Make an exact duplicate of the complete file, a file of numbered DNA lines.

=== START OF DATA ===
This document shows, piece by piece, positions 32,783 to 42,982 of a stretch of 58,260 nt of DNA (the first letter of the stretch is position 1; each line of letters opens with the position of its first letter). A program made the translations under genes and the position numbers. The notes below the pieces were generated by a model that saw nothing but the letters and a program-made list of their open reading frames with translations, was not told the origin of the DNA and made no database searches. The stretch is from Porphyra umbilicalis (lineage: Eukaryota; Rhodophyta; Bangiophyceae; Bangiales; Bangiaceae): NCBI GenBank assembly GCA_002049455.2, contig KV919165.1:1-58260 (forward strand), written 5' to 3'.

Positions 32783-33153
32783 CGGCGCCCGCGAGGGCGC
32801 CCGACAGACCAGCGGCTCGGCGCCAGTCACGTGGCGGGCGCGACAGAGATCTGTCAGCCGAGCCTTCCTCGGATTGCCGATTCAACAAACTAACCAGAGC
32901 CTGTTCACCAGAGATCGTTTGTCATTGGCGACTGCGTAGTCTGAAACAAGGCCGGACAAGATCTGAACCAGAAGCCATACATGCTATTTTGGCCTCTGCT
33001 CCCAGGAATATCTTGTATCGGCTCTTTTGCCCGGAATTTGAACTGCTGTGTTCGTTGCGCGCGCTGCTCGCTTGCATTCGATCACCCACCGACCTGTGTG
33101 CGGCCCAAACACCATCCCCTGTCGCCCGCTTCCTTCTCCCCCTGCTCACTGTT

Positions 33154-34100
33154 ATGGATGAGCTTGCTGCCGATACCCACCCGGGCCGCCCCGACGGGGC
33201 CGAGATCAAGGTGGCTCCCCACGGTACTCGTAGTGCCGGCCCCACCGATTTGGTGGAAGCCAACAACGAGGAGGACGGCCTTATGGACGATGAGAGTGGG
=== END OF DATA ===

This document shows, piece by piece, positions 32,783 to 42,982 of a stretch of 58,260 nt of DNA (the first letter of the stretch is position 1; each line of letters opens with the position of its first letter). A program made the translations under genes and the position numbers. The notes below the pieces were generated by a model that saw nothing but the letters and a program-made list of their open reading frames with translations, was not told the origin of the DNA and made no database searches. The stretch is from Porphyra umbilicalis (lineage: Eukaryota; Rhodophyta; Bangiophyceae; Bangiales; Bangiaceae): NCBI GenBank assembly GCA_002049455.2, contig KV919165.1:1-58260 (forward strand), written 5' to 3'.

Positions 32783-33153
32783 CGGCGCCCGCGAGGGCGC
32801 CCGACAGACCAGCGGCTCGGCGCCAGTCACGTGGCGGGCGCGACAGAGATCTGTCAGCCGAGCCTTCCTCGGATTGCCGATTCAACAAACTAACCAGAGC
32901 CTGTTCACCAGAGATCGTTTGTCATTGGCGACTGCGTAGTCTGAAACAAGGCCGGACAAGATCTGAACCAGAAGCCATACATGCTATTTTGGCCTCTGCT
33001 CCCAGGAATATCTTGTATCGGCTCTTTTGCCCGGAATTTGAACTGCTGTGTTCGTTGCGCGCGCTGCTCGCTTGCATTCGATCACCCACCGACCTGTGTG
33101 CGGCCCAAACACCATCCCCTGTCGCCCGCTTCCTTCTCCCCCTGCTCACTGTT

Positions 33154-34100
33154 ATGGATGAGCTTGCTGCCGATACCCACCCGGGCCGCCCCGACGGGGC
33201 CGAGATCAAGGTGGCTCCCCACGGTACTCGTAGTGCCGGCCCCACCGATTTGGTGGAAGCCAACAACGAGGAGGACGGCCTTATGGACGATGAGAGTGGG